Sporanox (generic name: itraconazole) is an antifungal that packs a punch. In the US, three cases of reversible hepatitis were discovered among 2,500 people taking part in the first trials, and another patient outside of the US died although he was o

But if Sporanox can be potent, it can be lethal when taken in conjunction with the antihistamine terfenadine. One person died while on the dual medication, and another three cases of life threatening irregular heartbeat were also reported.

In another test in the US, 10.6 per cent of the patients had to come off the drug because of adverse reactions, mainly associated with gastrointestinal disorders, such as nausea, vomiting and diarrhea. Nearly 9 per cent reported a skin rash, while headache and raised blood pressure were also common complaints. Nearly 3 per cent reported liver problems.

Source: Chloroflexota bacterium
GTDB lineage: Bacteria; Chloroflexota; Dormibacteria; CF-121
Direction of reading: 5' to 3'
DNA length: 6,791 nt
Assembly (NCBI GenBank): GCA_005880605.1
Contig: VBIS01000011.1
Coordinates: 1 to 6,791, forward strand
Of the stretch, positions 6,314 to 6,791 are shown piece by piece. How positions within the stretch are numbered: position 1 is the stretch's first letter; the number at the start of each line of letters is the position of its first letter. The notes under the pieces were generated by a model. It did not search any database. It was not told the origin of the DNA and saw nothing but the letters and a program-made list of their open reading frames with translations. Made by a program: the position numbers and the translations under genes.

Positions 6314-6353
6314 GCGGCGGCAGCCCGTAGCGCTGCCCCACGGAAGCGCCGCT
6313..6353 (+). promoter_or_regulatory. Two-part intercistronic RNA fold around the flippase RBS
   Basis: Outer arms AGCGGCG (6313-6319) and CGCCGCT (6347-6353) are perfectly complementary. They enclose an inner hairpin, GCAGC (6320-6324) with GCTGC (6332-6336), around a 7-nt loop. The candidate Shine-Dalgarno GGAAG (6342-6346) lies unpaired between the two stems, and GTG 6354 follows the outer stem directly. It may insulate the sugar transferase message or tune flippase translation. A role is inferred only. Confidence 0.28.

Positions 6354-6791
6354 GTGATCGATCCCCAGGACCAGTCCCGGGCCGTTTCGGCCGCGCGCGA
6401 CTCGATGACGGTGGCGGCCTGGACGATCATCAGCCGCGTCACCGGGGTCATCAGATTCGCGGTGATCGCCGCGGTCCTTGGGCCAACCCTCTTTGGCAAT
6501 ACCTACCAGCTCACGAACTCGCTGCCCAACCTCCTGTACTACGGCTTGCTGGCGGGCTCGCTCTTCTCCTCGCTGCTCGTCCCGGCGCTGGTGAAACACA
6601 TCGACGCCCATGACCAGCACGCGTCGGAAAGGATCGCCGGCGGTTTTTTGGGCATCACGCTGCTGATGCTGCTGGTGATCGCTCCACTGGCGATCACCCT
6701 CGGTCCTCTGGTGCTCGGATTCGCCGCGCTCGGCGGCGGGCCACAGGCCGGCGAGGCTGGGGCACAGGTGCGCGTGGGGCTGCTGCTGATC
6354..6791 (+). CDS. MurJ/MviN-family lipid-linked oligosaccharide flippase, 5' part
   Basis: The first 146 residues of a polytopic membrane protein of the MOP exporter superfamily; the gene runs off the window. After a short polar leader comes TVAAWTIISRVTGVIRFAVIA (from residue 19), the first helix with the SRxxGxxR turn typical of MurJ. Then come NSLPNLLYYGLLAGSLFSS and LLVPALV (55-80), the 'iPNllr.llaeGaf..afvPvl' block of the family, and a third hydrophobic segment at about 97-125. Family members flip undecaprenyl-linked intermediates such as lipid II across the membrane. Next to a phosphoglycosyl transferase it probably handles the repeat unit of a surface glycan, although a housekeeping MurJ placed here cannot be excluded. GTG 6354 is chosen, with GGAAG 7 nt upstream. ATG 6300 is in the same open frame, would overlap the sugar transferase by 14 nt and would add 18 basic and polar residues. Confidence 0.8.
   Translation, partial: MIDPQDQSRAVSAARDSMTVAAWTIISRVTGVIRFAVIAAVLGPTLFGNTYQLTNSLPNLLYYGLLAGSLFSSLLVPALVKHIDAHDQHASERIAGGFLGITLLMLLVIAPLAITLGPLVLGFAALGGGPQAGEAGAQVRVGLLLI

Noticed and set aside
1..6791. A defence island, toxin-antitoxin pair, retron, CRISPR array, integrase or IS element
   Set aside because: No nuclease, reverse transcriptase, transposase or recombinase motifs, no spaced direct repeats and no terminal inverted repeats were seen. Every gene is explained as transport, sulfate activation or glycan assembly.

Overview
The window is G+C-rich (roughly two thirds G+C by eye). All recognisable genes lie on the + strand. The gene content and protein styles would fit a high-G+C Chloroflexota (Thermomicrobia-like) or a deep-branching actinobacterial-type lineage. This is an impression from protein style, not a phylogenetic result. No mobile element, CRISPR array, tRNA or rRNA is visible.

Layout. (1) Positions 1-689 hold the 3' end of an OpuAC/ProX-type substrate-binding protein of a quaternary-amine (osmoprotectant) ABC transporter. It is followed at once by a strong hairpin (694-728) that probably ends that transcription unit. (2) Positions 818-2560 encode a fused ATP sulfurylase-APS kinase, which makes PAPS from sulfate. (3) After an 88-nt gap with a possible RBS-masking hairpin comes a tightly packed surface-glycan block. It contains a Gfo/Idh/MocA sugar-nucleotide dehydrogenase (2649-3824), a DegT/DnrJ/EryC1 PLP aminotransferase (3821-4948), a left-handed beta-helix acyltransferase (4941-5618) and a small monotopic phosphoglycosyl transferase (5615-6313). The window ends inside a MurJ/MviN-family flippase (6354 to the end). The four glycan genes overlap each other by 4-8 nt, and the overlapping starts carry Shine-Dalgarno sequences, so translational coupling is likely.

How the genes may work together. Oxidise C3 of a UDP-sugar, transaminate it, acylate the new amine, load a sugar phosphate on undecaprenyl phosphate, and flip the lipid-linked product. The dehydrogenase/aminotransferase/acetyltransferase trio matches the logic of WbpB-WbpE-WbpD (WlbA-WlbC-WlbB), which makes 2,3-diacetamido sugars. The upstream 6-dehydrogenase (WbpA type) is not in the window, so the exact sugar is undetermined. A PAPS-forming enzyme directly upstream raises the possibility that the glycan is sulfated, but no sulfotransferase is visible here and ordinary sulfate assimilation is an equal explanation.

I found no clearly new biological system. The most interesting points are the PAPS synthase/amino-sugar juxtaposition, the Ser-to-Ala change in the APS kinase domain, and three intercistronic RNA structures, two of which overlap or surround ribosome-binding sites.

This range of reactions, some serious, seems a high price to pay for a drug supposed to treat conditions that mainly cause discomfort, such as candida, thrush and other fungal infections.

Manufactured by Janssen-Cilag, Sporanox comes in 100 mg capsules, and the dosage ranges widely depending on the condition, and that of the patient. AIDS sufferers, for instance, are supposed to be given double the dose because of their absorption problems.

Patients who show early signs of possible liver problems unusual fatigue, anorexia, nausea, vomiting and jaundice should come off the drug immediately for tests.

Pregnant women, nursing mothers, children and the elderly should not be given the drug.

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Written by What Doctors Don't Tell You

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